During the Q&As, an attendee asked about the development of an E. coli O157:H7 vaccine.  The response was that a vaccine is difficult to design because animals do not develop a natural immunity to E. coli; Canada, however, has been working on a vaccine to target the specific attachment point of the pathogen. This was another example of the type of communication that must begin on an international level. Another participant representing Safe Tables Our Priority (STOP) likened the threat of foodbourne illness to terrorist acts such as the 9/11 tragedy.  Shawna Thomas, NMA's Government Relations Liaison, responded by pointing out that the use of a buzz word like terrorism is a scare-tactic that can hinder the needed communication between industry, consumers and government. She went on to point out that terrorism is not about hurting people, it is about undermining the confidence of an entire population in its government and itself.  Terrorism is about taking control away from people.  While there have been tragedies related to foodbourne illness, the food industry is not in the business of terrorism.

Though a great deal of discussion focused on interventions that have not worked, the makeup of the participants of the symposium was in itself a step forward. There was a consensus in the room that this important research must be continued in a cooperative way and that FSIS’s intervention approval process must be streamlined. NMA members contact Kiran Kernellu at (510) 763-1533 or [email protected] for a copy of the Olsson, Frank and Weeda memorandum summarizing the symposium.

Page 2


On September 11 the USDA Center for Nutrition Policy and Promotion (CNPP) published a notice in the Federal Register soliciting written comments on proposed revisions to the daily food intake patterns that serve as the technical basis for the Food Guide Pyramid. Submit written comments to Food Guide Pyramid Reassessment Team, USDA Center for Nutrition Policy and Promotion, 3101 Park Center Drive, Room 1034, Alexandria, VA 22302. Written comments must be received by the Agency on or before October 27, 2003. Please provide technical data, citations, or other information to substantiate your comments, if needed.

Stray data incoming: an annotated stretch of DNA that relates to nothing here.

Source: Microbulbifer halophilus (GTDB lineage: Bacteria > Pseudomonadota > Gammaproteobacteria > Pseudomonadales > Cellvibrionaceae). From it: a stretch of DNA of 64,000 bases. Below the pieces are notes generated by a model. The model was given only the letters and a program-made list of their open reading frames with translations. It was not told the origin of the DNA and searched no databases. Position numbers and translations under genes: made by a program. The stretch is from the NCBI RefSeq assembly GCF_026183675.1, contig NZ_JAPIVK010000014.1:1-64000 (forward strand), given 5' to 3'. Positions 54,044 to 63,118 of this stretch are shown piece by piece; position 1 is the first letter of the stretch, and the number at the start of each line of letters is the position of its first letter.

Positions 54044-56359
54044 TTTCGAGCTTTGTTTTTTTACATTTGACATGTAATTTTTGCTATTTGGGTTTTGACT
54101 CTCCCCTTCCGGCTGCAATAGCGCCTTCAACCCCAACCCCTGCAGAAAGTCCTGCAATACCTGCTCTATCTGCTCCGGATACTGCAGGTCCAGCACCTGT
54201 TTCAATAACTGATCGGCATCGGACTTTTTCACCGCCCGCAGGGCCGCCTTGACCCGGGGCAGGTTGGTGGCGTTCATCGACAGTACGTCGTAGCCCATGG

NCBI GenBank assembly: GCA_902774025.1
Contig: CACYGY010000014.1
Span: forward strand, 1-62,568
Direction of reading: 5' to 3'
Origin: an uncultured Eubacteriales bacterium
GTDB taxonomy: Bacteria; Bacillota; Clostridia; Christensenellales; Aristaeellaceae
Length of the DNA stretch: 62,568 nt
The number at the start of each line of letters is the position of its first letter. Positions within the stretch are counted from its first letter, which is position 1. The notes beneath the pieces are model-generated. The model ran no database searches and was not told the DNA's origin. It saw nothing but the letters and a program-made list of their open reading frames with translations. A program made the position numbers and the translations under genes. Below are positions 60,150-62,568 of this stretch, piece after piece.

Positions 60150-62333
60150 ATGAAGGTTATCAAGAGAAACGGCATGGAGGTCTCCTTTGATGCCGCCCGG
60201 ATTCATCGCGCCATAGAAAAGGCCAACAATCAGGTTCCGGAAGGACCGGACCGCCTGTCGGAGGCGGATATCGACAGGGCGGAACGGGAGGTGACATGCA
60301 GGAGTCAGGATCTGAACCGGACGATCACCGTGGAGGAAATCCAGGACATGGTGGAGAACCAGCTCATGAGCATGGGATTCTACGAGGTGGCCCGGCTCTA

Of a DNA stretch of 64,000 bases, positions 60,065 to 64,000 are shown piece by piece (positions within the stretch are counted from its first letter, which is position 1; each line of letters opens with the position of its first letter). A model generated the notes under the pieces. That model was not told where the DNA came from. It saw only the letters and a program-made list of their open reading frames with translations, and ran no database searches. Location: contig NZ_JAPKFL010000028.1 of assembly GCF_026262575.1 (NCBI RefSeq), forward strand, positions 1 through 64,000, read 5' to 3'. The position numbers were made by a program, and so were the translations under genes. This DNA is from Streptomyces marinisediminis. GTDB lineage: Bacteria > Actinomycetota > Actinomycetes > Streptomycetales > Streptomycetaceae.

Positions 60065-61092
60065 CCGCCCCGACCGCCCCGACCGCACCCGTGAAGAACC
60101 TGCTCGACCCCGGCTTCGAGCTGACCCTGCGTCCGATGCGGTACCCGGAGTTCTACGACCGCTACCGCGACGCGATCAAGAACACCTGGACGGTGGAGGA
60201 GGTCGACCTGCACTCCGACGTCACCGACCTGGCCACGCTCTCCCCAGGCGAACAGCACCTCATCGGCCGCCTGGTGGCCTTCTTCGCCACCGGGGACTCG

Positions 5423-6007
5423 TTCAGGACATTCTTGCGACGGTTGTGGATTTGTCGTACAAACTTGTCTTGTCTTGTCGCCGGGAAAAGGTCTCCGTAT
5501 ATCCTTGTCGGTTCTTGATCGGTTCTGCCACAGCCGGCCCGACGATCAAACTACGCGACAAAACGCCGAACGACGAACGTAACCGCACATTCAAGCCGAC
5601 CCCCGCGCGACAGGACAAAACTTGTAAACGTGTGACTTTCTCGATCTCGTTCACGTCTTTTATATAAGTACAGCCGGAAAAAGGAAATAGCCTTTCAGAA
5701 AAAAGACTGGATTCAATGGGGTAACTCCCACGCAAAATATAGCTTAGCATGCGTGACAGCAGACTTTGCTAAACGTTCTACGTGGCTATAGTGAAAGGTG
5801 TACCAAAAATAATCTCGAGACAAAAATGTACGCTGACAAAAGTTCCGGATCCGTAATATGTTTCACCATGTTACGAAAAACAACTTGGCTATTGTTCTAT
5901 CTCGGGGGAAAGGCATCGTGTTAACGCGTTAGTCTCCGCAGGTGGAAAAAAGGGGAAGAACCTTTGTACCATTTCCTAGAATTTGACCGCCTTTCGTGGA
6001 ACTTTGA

The proposed daily food intake patterns and technical support data are available electronically and in hard copy. They can be downloaded from the Internet in .PDF file format at www.cnpp.usda.gov/pyramid-update. Hard copies of the information are available for review at the Reference section of the National Agricultural Library located at 10301 Baltimore Avenue, Beltsville, MD, 20705; (301) 504-5755. Additional background information on the Food Guide Pyramid is also available on the Internet at www.cnpp.usda.gov/pyramid-update and at the National Agricultural Library. View the Federal Register notice at:
http://a257.g.akamaitech.net/7/257/2422/14mar20010800/edocket.access.gpo.gov/2003/03 -22763.htm.


On September 11 the Food and Nutrition Service (FNS) published a final rule in the Federal Register amending the reporting and recordkeeping requirements under the National School Lunch Program (NSLP) and School Breakfast Program (SBP) relating to the verification of applications for free and reduced price meal benefits under the NSLP and the SBP. This rule requires school food authorities to report verification activity and results to their respective State agencies and requires State agencies to analyze and act on these data and to report school food authority level data to the FNS beginning with the school year which starts on July 1, 2004.

This rule is effective October 14, 2003, though the reporting requirements contained in 7 CFR 245.11 will not be in effect until approved by OMB under the Paperwork Reduction Act. FNS will publish a notice upon approval of those requirements to establish the effective date. For more information contact Robert M. Eadie, Chief, Policy and Program Development Branch, Child Nutrition Division, Food and Nutrition Service, USDA, 3101 Park Center Drive, Alexandria, VA 22302 or (703) 305-2590. See the January 6, 2003 Lean Trimmings for more on this issue.
The USDA officially approved the new FSIS organizational structure designed to better execute the Agency’s responsibilities as a public health regulatory agency. FSIS says the reorganization was proposed for two reasons: 1) to emphasize accountability in all program areas; and 2) the creation of four new program areas under the direction of Assistant Administrators, with new cross-cutting functions, which will help to ensure that FSIS operates as a cohesive and coordinated unit to accomplish its public health mission. Access the new organizational chart at: http://www.fsis.usda.gov/OM/orgcharts/fsis.pdf.


Last month FSIS completed a new manual to standardize the procedures for conducting comprehensive reviews of state meat and poultry inspection programs, which has been sent to all State Directors. The FSIS Office of Program Evaluation, Enforcement, and Review will verify the self-assessments by reviewing documentation from all the state programs during September, and conducting on-site reviews in a sample of state offices, laboratories, and state establishments during October. A final report will be published in early 2004.

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Kiran Kernellu
Communications Manager
National Meat Association
(510) 763-1533
[email protected]